A bit of history and some stories about vintage bikes for sale

Indian Motorcycle book collection

Lately I have gotten very interested in Indian Motorcycles. New, old, American, English (yes, there were English Indian’s…), the mini bikes, it doesn’t matter, it’s where my Vintage bike mind is wandering nowadays.

My first real exposure to Indian motorcycles, other than seeing them in museums or bike shows, came from Roger Herbison of Ojai, California. Roger spent a number of years restoring a 1937 Chief. When he first got it running he brought it by my store with the biggest grin on his mustachioed face (and by the way, his handlebar moustache was almost as big as the handlebars on his Indian??!!). “You want to ride it??” he asked as it was sitting there idling in my parking lot. Before he could regret his offer I had my helmet on, was sitting on the bike and asking if there was anything I needed to know about riding it. “Nope, just have fun.” The next half hour was pure bliss. I spent twenty minutes of that half hour thinking of a way I could convince Roger that a roving band of desperado’s hi-jacked his motorcycle, then I had to think of where I could move to with the Chief where Roger would never find us. Alas, I rode back into the parking lot and gave Roger his Indian back. Little by little the Indian legend and mystique started building in my sub-conscious thanks to that short ride.

Indian Motorcycle simply refused to die. There had been a couple of ownership changes and yeah, at one point they had the ‘look’ of an Indian but were powered by a ‘catalog’ motor…close, but no cigar. Before they (the Indian motorcycle company in Gilroy, California) ran out of money though, they start replicating the Indian ‘Power Plus’ motor. Good looking, plenty of power and truly an Indian.. But, like I said..they ran out of money and Indian again was lost.

Fast forward a few years.

A friend of mine owns a multi-line motorcycle dealership featuring Harley Davidson, Husqvarna, Husaberg and Victory. Paul is a dirt rider at heart but he does love riding his Harley every day. When word came out that Polaris (maker of Victory motorcycles) had bought up Indian Motorcycle. I instantly called Paul and asked if he was excited about the news. He told me that he was already in negotiations for a new building across the street so he could spread out and give Indian a place to live.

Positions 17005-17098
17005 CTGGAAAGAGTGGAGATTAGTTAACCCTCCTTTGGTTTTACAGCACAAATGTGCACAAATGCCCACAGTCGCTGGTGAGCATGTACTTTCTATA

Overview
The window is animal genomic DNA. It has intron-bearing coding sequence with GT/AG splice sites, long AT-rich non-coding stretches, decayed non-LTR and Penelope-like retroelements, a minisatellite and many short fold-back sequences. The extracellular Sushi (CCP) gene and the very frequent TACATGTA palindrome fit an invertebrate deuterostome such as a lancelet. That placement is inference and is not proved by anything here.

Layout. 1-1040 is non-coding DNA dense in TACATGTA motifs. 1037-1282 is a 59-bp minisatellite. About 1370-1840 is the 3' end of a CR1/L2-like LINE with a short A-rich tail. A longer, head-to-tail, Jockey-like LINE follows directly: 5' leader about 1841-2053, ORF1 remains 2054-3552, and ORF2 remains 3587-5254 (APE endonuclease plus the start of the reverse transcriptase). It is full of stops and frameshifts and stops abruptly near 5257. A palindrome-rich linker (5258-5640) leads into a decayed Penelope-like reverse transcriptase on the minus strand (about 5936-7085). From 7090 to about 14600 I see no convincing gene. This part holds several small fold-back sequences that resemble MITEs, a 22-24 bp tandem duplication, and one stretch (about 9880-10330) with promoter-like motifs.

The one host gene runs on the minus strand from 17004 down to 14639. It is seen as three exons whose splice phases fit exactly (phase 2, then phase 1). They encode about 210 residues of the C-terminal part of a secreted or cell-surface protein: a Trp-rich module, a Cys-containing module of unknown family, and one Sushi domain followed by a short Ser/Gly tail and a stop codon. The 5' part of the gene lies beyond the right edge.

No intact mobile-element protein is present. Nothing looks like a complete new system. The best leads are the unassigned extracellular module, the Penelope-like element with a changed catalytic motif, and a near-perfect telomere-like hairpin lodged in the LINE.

This last December, Team Motoworld (myself and staff photographer Heather) went to the Long Beach motorcycle show and got a chance to see the new Indian motorcycles. Truly beautiful. I have never been a ‘Cruiser’ type of person but there was / is something about an Indian motorcycle that makes me want one…badly, (“Dear Santa….”). But, I want an old one. Will my banker (staff photographer Heather) go along with that idea?? I wouldn’t take those odds to Vegas. So, I’ll be content, for the time being, reading about them. That is where I came across these books and magazines about the Chief I would love to own.

Cruising through ebay this morning I found a nice little collection of Indian literature that would help anyone restoring an Indian motorcycle or would just like to know more about America’s first motorcycle. Click on the pics below for more info.

Indian Book Collection


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